Studying fundamental volcano‐magmatic processes is difficult because volcanic systems are complex non‐linear systems, which makes each volcano unique. Volcanic eruptions occur when magma reaches the surface. Magma migration from depth up through the brittle crust occurs by the propagation of hydraulic fractures or dykes. Dyke propagation involves complex physic processes such as viscous flow of magma, rock fracture, elastic deformation of the host rock, and potentially large changes of the physical properties of the magma (crystallization, degassing, solidification, etc).
This research involves the use of seismic data to track magma motion within the crust; analysing the seismicity generated by magma transport is one way to image this phenomenon. A physical model that quantitatively relates the flux of magma in the dyke to real-time geophysical data is lacking. Numerical and analogue models will therefore improve our understanding of the parameters that govern the intrusions of magma.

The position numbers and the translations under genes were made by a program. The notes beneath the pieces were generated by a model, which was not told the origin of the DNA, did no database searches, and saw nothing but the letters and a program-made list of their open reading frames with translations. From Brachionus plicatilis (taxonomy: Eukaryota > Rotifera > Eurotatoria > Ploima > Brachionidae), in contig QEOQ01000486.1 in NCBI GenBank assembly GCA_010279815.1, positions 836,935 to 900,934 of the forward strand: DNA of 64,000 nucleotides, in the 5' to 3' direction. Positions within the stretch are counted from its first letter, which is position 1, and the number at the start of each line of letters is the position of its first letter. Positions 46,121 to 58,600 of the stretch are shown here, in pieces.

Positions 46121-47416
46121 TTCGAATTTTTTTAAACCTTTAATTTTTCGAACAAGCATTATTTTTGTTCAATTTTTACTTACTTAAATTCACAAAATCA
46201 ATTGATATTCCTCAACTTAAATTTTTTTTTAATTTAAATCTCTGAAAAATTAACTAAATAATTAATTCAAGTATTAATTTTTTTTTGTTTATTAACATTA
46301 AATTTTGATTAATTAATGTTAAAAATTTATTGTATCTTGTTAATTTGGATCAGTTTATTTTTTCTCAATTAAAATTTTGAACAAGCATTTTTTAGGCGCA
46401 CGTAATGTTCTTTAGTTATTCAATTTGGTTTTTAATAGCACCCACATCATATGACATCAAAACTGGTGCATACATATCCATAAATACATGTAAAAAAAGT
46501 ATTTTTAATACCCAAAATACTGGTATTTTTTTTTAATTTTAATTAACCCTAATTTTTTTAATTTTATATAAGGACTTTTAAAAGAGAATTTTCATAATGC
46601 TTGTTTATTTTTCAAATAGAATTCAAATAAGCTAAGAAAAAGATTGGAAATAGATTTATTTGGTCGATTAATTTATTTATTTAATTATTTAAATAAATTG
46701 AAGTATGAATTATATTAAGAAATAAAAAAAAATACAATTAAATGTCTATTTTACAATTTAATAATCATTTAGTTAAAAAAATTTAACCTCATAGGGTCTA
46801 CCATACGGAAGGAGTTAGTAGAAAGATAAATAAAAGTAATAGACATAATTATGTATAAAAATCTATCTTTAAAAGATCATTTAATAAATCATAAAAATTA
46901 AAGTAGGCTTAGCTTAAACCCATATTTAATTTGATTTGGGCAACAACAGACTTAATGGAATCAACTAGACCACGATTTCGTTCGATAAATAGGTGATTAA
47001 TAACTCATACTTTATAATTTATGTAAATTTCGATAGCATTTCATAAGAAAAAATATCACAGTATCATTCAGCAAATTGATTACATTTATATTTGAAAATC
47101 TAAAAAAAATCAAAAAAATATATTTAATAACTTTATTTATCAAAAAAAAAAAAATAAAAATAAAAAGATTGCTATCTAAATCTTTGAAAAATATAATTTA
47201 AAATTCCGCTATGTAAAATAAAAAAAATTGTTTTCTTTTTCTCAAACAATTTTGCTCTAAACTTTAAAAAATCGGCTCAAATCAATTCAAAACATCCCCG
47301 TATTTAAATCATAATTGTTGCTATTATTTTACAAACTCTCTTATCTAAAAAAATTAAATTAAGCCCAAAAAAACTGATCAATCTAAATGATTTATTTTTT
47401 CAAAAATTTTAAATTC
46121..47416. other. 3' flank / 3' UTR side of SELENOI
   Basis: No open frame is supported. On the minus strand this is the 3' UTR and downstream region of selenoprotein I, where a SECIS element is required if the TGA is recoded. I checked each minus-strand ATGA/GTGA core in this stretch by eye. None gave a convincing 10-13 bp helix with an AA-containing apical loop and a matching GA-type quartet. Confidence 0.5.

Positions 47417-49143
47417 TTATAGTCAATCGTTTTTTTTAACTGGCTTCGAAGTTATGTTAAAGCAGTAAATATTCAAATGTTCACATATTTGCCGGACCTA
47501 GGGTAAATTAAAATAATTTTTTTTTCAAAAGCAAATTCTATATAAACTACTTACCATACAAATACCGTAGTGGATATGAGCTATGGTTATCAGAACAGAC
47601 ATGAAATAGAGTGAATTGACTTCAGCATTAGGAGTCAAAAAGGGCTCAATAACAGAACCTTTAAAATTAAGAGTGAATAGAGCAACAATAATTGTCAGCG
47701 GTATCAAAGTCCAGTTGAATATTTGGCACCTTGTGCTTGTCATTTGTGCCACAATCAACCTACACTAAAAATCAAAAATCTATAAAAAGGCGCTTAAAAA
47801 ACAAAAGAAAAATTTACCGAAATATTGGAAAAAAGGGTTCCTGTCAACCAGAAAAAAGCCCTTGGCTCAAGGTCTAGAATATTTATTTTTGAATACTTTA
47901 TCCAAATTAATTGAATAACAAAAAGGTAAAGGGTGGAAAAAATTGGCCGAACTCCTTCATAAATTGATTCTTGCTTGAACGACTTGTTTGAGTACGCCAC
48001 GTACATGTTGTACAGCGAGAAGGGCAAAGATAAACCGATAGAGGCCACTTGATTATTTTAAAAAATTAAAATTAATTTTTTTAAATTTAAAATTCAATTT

Some less traditional methods will also be implemented to unravel the volcano-magmatic processes, like muon tomography or the study of corals around volcanic systems. These innovative approaches will help us understand the processes at stake in the magma transport at depth and in the shallower parts of the volcanic edifice.
The effect of solidification on a propagating dyke: Experiment
Volcanic Infrasound (English)
Volcanic Infrasound (Tamil subtitles)
Volcanic Infrasound (Tagalog subtitles)
Volcanic Infrasound (Japanese subtitles)
Volcanic Infrasound (Bahasa Indonesia subtitles)
Les infrasons volcaniques
火山次声波 Volcanic Infrasound
Lab Volcano Facilities
Monitoring station near Mayon volcano, Philippines